Daniel Harding

Introduction

Born in Oxford, Daniel Harding began his career assisting Sir Simon Rattle at the City of Birmingham Symphony Orchestra, with which he made his professional debut in 1994.  He went on to assist Claudio Abbado at the Berliner Philharmoniker and made his debut with the orchestra at the 1996 Berlin Festival. 

He is the new Music Director of the Orchestre de Paris, and continues his roles as Music Director of the Swedish Radio Symphony Orchestra and Principal Guest Conductor of the London Symphony Orchestra.  He was recently honoured with the lifetime title of Conductor Laureate of the Mahler Chamber Orchestra.  His previous positions include Principal Conductor and Music Director of the MCO (2003-2011), Principal Conductor of the Trondheim Symphony (1997-2000), Principal Guest Conductor of Sweden’s Norrköping Symphony (1997-2003), Music Director of the Deutsche Kammerphilharmonie Bremen (1997-2003), Music Partner of the New Japan Philharmonic and Artistic Director of the Ohga Hall in Karuizawa, Japan.

He is a regular visitor to the Vienna Philharmonic, Staatskapelle Dresden (orchestras of which he has conducted at the Salzburg Festival), Royal Concertgebouw, Berliner Philharmoniker, Bavarian Radio, Leipzig Gewandhaus and the Orchestra Filarmonica della Scala.  Other guest conducting engagements have included Münchner Philharmoniker, Orchestre National de Lyon, Oslo Philharmonic, London Philharmonic, Royal Stockholm Philharmonic, Accademia Nazionale di Santa Cecilia, Orchestra of the Age of Enlightenment, Rotterdam Philharmonic, Frankfurt Radio Orchestras and the Orchestre des Champs-Elysées.   Among the American orchestras with whom he has performed are the New York Philharmonic, Philadelphia Orchestra, Boston Symphony Orchestra, Los Angeles Philharmonic and Chicago Symphony Orchestra.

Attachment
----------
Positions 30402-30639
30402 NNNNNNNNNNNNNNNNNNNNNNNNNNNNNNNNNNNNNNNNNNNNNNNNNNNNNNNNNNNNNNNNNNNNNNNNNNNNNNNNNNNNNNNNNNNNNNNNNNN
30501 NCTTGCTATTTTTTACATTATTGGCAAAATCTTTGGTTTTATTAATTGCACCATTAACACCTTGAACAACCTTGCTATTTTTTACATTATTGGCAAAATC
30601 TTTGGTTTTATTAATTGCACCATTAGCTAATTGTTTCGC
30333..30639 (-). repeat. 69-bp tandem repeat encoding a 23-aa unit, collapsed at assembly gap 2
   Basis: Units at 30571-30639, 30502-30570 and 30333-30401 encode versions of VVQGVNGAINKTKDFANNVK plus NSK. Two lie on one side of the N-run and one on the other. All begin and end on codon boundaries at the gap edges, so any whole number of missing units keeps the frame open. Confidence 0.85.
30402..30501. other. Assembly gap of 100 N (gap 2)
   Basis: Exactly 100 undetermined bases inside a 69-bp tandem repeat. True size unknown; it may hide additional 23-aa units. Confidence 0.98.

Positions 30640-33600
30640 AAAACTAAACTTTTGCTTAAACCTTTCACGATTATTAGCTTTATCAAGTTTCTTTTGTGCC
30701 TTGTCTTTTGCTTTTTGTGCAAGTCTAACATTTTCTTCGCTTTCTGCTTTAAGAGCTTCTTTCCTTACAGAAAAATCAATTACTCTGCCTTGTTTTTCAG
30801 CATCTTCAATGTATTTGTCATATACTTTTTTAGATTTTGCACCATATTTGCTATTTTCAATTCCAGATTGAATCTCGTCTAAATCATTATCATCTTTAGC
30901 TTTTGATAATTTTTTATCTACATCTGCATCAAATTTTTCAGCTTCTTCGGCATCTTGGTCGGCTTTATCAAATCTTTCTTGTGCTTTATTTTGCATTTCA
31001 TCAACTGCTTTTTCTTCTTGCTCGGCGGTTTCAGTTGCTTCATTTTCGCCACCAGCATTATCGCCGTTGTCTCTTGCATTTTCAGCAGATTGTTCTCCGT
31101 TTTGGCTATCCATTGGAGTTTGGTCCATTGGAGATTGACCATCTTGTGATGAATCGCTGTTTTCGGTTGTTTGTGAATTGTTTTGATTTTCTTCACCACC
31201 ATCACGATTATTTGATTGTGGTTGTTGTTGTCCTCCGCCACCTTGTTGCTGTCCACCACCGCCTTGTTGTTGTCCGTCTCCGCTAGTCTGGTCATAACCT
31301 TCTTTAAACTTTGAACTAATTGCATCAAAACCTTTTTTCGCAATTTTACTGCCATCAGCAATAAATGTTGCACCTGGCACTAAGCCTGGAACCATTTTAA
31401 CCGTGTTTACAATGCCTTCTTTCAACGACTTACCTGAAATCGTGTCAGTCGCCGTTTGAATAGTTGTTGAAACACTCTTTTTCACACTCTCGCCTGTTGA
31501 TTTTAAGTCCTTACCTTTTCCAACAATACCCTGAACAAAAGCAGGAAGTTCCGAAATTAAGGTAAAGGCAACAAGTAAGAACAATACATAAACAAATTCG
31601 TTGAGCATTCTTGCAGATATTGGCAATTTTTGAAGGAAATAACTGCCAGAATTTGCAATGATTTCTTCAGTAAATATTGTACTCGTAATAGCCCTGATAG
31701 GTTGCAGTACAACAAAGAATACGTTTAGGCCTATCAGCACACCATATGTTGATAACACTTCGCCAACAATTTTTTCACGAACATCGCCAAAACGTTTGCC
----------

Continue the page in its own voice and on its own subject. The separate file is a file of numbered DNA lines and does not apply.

In 2005, he opened the season at La Scala, Milan, conducting a new production of Idomeneo.  He returned in 2007 for Salome, in 2008 for a double bill of Bluebeard’s Castle and Il Prigioniero, and most recently in 2011 for Cavalleria Rusticana and I Pagliacci, for which he was awarded the prestigious Premio della Critica Musicale “Franco Abbiati”.  His operatic experience also includes Ariadne auf Naxos, Don Giovanni and Le nozze di Figaro at the Salzburg Festival with the Wiener Philharmoniker, The Turn of the Screw and Wozzeck at the Royal Opera House, Covent Garden, Die Entführung aus dem Serail at the Bayerische Staatsoper, Munich, Die Zauberflöte at the Wiener Festwochen and Wozzeck at the Theater an der Wien.  In the 2012/2013 season he returned to La Scala for Falstaff and made his debuts at both the Deutsche Staatsoper, Berlin and at the Wiener Staatsoper with Der fliegende Holländer.  Closely associated with the Aix-en-Provence Festival, he has conducted new productions of Così fan tutte, Don Giovanni, The Turn of the Screw, La Traviata, Eugene Onegin and Le nozze di Figaro and returns in 2017 for The Rake’s Progress. 

His recent recordings for Deutsche Grammophon, Mahler’s Symphony No. 10 with the Wiener Philharmoniker, and Orff’s Carmina Burana with the Symphonieorchester des Bayerischen Rundfunks have both won widespread critical acclaim. For Virgin/EMI he has recorded Mahler’s Symphony No. 4 with the Mahler Chamber Orchestra, Brahms’ Symphony Nos. 3 & 4 with the Deutsche Kammerphilharmonie Bremen; Billy Budd with the London Symphony Orchestra (winner of a Grammy Award for best opera recording), Don Giovanni and The Turn of the Screw (awarded the “Choc de l’Année 2002”, the “Grand Prix de l’Académie Charles Cros” and a Gramophone award) both with the Mahler Chamber Orchestra; works by Lutosławski with Solveig Kringelborn and the Norwegian Chamber Orchestra and works by Britten with Ian Bostridge and the Britten Sinfonia (awarded the “Choc de l’Année 1998”).